2nd Quarter 2014

Heartland Research Newsletter

Measles on the Home Front

Up until a few years ago measles was pretty much eradicated in the US with fewer and fewer cases each year. Recently though a resurgence has appeared in this year. From January 1st through July 11th, 566 cases have been reported in 20 states which is the highest number of cases seen since its documented elimination in the year 2000. In Kansas alone, we have seen 14 confirmed cases with 11 being in Sedgwick County.

Measles is a highly contagious respiratory disease which is spread through the air by breathing, sneezing or coughing. Once infected with the virus, the individual will experience fever, blotchy rash, cough, runny nose, red watery eyes, achiness, and tiny white spots with bluish-white centers found inside the mouth. These symptoms can begin anywhere between 7 and 14 days from the time of infection.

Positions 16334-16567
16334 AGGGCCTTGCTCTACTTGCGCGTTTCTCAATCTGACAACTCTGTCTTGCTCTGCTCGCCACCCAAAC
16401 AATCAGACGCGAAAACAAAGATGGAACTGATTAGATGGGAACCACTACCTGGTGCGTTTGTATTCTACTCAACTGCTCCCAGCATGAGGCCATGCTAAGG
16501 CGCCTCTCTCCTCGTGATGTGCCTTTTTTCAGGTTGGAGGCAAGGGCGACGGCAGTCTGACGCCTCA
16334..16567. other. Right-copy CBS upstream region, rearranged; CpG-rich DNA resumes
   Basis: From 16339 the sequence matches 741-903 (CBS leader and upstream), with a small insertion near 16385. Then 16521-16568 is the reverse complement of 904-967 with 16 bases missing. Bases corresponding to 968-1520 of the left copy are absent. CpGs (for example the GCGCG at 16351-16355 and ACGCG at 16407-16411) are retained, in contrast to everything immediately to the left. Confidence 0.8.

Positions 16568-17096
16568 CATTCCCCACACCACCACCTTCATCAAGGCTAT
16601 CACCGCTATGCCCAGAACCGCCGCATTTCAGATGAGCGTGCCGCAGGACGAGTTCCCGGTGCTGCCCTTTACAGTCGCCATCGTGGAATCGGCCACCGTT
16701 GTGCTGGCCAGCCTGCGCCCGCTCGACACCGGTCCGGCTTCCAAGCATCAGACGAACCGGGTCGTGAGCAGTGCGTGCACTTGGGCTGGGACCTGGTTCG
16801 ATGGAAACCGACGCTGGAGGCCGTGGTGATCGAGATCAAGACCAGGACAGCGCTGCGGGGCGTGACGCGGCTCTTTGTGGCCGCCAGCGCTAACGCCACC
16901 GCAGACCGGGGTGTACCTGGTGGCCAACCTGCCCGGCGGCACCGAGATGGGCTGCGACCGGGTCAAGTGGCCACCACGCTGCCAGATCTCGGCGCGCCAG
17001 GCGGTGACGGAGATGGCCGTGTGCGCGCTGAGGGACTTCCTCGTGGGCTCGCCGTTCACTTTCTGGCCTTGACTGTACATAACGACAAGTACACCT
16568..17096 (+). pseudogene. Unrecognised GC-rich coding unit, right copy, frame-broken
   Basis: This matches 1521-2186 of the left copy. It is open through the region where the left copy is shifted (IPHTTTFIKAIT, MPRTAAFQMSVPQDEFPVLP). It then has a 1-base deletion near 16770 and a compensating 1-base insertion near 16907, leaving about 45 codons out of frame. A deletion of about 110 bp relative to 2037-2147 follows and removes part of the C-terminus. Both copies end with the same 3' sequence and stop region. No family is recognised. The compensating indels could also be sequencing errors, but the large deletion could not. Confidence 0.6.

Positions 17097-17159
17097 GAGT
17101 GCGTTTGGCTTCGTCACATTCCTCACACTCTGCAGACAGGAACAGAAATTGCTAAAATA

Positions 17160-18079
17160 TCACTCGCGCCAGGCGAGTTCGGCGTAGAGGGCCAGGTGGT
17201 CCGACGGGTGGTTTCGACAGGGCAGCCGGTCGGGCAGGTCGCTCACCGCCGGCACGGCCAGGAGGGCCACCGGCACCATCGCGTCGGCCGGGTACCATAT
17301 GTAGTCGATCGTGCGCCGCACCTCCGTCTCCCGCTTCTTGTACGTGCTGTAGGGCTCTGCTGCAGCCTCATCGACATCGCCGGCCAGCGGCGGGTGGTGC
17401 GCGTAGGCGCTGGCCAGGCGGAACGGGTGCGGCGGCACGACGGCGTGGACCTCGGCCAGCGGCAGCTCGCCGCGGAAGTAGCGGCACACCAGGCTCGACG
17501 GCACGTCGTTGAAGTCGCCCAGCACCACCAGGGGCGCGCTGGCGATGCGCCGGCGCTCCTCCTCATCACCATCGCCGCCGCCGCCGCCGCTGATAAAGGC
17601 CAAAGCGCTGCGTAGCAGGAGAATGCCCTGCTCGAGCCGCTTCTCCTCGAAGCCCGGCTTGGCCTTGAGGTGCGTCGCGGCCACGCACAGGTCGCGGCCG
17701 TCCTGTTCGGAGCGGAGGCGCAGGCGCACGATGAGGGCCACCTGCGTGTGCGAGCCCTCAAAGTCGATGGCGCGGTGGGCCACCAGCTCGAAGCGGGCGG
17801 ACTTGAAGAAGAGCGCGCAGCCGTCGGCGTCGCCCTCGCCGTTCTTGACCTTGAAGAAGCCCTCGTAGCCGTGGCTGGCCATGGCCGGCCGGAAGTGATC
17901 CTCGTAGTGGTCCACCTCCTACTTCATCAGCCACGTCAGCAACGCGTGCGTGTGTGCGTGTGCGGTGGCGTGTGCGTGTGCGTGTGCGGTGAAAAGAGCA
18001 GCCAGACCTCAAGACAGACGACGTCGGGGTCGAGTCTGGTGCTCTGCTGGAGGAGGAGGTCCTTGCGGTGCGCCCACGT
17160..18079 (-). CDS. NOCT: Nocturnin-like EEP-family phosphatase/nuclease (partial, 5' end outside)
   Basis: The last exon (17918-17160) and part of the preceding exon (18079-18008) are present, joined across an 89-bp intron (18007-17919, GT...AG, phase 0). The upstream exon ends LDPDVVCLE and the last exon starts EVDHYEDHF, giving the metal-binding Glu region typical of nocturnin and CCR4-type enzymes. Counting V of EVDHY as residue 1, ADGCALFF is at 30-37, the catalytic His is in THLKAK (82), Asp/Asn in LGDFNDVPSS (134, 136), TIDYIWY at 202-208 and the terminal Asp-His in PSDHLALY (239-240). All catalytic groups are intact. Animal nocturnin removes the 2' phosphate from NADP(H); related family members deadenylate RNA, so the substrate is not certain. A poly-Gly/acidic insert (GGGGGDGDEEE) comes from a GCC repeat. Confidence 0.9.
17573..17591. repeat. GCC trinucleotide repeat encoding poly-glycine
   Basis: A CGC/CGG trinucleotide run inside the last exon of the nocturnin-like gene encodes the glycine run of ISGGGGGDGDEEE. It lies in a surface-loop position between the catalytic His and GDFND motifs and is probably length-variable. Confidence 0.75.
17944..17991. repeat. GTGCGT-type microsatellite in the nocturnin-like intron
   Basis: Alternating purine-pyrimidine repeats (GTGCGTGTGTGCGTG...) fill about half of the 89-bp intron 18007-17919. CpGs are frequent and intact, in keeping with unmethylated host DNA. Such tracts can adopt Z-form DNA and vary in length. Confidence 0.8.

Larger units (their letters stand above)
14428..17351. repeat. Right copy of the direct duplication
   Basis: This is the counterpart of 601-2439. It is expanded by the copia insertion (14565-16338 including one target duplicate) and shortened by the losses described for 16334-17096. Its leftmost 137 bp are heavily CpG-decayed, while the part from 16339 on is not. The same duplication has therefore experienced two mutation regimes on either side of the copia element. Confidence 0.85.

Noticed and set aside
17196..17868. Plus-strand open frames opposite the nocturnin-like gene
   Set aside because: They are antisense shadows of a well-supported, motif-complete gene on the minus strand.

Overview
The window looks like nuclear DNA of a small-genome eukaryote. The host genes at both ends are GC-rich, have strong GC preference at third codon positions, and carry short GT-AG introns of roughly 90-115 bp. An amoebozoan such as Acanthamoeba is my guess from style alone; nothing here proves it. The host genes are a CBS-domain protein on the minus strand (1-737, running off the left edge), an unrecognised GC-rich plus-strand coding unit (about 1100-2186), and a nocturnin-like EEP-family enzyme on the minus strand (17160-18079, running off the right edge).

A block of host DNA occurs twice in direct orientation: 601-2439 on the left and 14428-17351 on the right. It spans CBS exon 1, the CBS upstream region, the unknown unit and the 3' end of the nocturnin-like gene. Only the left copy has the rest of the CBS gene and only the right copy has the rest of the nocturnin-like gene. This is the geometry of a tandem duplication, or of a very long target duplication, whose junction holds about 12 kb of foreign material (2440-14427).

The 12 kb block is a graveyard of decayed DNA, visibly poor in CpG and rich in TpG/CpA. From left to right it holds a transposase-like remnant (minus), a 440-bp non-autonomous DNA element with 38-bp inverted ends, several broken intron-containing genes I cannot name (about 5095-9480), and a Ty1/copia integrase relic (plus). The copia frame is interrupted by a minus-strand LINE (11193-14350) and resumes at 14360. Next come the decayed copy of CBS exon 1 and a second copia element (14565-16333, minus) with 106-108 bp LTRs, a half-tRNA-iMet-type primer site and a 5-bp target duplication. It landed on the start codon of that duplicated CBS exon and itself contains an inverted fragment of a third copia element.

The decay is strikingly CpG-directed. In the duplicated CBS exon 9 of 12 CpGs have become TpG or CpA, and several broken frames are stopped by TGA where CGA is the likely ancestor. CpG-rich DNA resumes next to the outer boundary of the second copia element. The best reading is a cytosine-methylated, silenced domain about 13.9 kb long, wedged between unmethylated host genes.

Three to five days after the start of initial symptoms, a red or reddish-brown rash appears, The rash usually begins on a person’s face at the hairline and spreads downward to the neck, trunk, arms, legs, and feet. When the rash appears, a person’s fever may spike to more than 104 degrees Fahrenheit which is very dangerous to life. (www.cdc.gov)

To prevent measles, it is recommended to get vaccinated with a combination of measles, mumps, and rubella vaccine. Vaccines not only help to prevent contracting disease, but also to prevent the spreading of disease. Vaccines are still the best way to prevent getting measles. Heartland Research is currently enrolling in a Measles, Mumps, and Rubella Vaccine. To learn more click here.

A Few Things to Know About Cold Sores

Do you or someone you know have cold sores? If so, you’re probably aware of the pain and discomfort cold sores can cause as well as the visual blister that accompanies them. If you are unfamiliar with cold sores, cold sores (otherwise known as fever blisters) are groups of small blisters on the lip and around the mouth. The skin around the blisters is often red, swollen, and sore. The blisters may break open, leak a clear fluid, and then scab over after a few days. The healing period is several days to 2 weeks.